From experience, I have noticed over the years a strong concern about the proper management of drug therapy and treatment by staff members. They worry that their loved one will be overwhelmed with sedatives just to benefit the staff. I must inform you, however, that only the physician / psychiatrist could prescribe the residents’ medication and that the nurses or other specialized staff would disperse it according to the prescription with respect for the patient. Also, when a resident is experiencing mood changes in behavior, the doctor / psychiatrist will be informed and will decide if changes in medication are required, always according to the medical report of a full examination and seeking to improve the patient’s mental and physical health. A sedative is provided only if deemed necessary by a psychiatrist.

 

Daily life

     A common point of doubt and fear on the part of patients’ relatives concerns the daily life of their loved ones, the coverage of their needs and the activities offered. They wonder if these activities only include eating, sleeping and personal hygiene. Some seniors may not be able to function to a greater extent, but depending on their age and state of health, nursing homes usually provide treatments through activities that encourage mental health and physical stimulation, such as gardening, specially designed fitness programs, music therapy and day trips (for those who are naturally able to participate in them). Of course, families are welcome to spend time with loved ones, to participate in common activities, and to share beautiful moments with seniors who can move outside the place where they live. The nursing home is not a prison.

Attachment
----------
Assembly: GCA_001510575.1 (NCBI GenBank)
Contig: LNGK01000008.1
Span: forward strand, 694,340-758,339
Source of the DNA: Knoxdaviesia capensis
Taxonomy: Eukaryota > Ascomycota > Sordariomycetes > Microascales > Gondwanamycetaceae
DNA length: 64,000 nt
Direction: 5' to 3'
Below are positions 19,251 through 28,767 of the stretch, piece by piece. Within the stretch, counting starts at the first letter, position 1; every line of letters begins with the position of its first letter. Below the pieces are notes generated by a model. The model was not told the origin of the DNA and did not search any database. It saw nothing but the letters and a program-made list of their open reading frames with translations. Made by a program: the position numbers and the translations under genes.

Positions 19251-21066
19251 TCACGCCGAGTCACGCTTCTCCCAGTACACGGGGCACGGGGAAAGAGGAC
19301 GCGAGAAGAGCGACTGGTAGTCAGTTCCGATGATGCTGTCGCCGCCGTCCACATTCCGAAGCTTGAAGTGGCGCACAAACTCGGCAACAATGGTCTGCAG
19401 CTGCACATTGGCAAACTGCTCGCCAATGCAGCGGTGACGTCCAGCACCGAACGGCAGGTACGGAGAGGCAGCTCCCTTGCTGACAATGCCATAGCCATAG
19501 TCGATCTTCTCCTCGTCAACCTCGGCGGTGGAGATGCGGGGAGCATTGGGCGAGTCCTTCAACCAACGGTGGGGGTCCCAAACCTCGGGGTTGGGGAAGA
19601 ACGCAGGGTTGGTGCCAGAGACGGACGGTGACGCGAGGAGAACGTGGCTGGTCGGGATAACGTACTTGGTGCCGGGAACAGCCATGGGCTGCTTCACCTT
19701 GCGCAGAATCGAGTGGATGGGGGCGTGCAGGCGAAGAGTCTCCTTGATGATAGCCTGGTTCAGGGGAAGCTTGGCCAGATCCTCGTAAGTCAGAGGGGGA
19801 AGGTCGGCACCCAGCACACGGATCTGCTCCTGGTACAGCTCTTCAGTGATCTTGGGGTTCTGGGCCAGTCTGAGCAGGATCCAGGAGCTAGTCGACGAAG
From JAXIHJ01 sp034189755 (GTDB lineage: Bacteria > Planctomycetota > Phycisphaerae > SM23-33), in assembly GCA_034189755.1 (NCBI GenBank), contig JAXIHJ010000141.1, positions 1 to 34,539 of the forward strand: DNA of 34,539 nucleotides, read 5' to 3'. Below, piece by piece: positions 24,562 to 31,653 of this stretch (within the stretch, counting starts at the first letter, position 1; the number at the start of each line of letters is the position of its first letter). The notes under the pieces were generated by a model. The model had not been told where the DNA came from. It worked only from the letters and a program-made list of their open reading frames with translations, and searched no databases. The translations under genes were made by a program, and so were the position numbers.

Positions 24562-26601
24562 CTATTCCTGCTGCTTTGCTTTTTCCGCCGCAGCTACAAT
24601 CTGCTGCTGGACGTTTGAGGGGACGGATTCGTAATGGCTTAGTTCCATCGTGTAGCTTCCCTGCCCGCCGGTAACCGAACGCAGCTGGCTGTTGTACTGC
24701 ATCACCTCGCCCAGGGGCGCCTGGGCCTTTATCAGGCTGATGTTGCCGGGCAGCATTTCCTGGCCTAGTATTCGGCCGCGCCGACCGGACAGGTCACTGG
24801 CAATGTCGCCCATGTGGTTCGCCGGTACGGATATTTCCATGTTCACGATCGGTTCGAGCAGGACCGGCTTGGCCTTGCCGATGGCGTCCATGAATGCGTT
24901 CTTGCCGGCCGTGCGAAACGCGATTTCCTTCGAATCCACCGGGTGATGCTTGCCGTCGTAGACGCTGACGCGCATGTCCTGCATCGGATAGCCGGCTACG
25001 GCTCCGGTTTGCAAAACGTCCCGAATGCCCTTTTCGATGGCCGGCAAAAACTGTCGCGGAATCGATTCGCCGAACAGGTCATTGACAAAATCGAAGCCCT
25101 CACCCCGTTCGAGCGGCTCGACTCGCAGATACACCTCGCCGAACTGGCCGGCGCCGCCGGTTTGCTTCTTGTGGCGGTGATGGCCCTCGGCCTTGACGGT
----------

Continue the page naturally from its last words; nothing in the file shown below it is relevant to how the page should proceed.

Patient care plan

     Other phobias expressed by residents’ families are the loss of responsibility for their family member; they assume that the nursing home will handle all decisions regarding the health of the resident.  This, unfortunately, in some cases of mismanagement and organization of an elderly care unit could not be far from the truth. It is right for the family and the care unit to work together, to communicate with relatives, administration and staff to ensure the best possible care. When an elderly person is admitted, his / her family details and life history are recorded.It also gives a basis for his interests, his favorite habits, his preferences regarding food, allergies, etc. This allows the nurse and activity therapist to structure and carry out the patient care plan based on personal care and mental health. The family can then discuss how they wish to be present and active in future care decisions.

 

Settling in the new environment